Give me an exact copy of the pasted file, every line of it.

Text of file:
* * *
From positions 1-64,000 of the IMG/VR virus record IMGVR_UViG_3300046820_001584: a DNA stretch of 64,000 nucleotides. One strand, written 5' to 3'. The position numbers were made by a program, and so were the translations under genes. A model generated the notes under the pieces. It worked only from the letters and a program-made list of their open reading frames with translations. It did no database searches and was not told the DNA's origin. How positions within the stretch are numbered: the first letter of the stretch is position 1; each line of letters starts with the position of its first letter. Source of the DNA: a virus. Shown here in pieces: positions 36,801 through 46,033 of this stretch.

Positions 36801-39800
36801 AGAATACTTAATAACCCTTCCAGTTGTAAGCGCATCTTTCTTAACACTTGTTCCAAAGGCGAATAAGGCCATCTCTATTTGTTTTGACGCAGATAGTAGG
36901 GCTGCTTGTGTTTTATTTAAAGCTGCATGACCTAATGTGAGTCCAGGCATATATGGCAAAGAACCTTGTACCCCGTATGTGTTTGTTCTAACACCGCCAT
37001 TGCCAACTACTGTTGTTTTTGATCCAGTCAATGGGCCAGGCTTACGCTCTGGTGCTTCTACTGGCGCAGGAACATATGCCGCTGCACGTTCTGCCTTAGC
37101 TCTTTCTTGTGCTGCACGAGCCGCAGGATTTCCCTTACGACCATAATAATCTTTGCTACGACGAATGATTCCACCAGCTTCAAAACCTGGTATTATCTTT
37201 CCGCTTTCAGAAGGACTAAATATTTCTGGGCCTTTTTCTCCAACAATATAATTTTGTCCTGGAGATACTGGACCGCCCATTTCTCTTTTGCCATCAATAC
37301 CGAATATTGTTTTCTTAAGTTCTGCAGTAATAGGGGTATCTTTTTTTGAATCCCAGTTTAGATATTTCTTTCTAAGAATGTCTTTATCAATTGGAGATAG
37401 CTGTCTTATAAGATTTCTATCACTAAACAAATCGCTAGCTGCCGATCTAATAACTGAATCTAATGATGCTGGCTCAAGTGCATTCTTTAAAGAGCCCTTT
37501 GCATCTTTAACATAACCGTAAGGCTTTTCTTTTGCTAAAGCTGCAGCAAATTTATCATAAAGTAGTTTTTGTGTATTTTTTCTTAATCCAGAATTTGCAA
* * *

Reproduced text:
From positions 1-64,000 of the IMG/VR virus record IMGVR_UViG_3300046820_001584: a DNA stretch of 64,000 nucleotides. One strand, written 5' to 3'. The position numbers were made by a program, and so were the translations under genes. A model generated the notes under the pieces. It worked only from the letters and a program-made list of their open reading frames with translations. It did no database searches and was not told the DNA's origin. How positions within the stretch are numbered: the first letter of the stretch is position 1; each line of letters starts with the position of its first letter. Source of the DNA: a virus. Shown here in pieces: positions 36,801 through 46,033 of this stretch.

Positions 36801-39800
36801 AGAATACTTAATAACCCTTCCAGTTGTAAGCGCATCTTTCTTAACACTTGTTCCAAAGGCGAATAAGGCCATCTCTATTTGTTTTGACGCAGATAGTAGG
36901 GCTGCTTGTGTTTTATTTAAAGCTGCATGACCTAATGTGAGTCCAGGCATATATGGCAAAGAACCTTGTACCCCGTATGTGTTTGTTCTAACACCGCCAT
37001 TGCCAACTACTGTTGTTTTTGATCCAGTCAATGGGCCAGGCTTACGCTCTGGTGCTTCTACTGGCGCAGGAACATATGCCGCTGCACGTTCTGCCTTAGC
37101 TCTTTCTTGTGCTGCACGAGCCGCAGGATTTCCCTTACGACCATAATAATCTTTGCTACGACGAATGATTCCACCAGCTTCAAAACCTGGTATTATCTTT
37201 CCGCTTTCAGAAGGACTAAATATTTCTGGGCCTTTTTCTCCAACAATATAATTTTGTCCTGGAGATACTGGACCGCCCATTTCTCTTTTGCCATCAATAC
37301 CGAATATTGTTTTCTTAAGTTCTGCAGTAATAGGGGTATCTTTTTTTGAATCCCAGTTTAGATATTTCTTTCTAAGAATGTCTTTATCAATTGGAGATAG
37401 CTGTCTTATAAGATTTCTATCACTAAACAAATCGCTAGCTGCCGATCTAATAACTGAATCTAATGATGCTGGCTCAAGTGCATTCTTTAAAGAGCCCTTT
37501 GCATCTTTAACATAACCGTAAGGCTTTTCTTTTGCTAAAGCTGCAGCAAATTTATCATAAAGTAGTTTTTGTGTATTTTTTCTTAATCCAGAATTTGCAA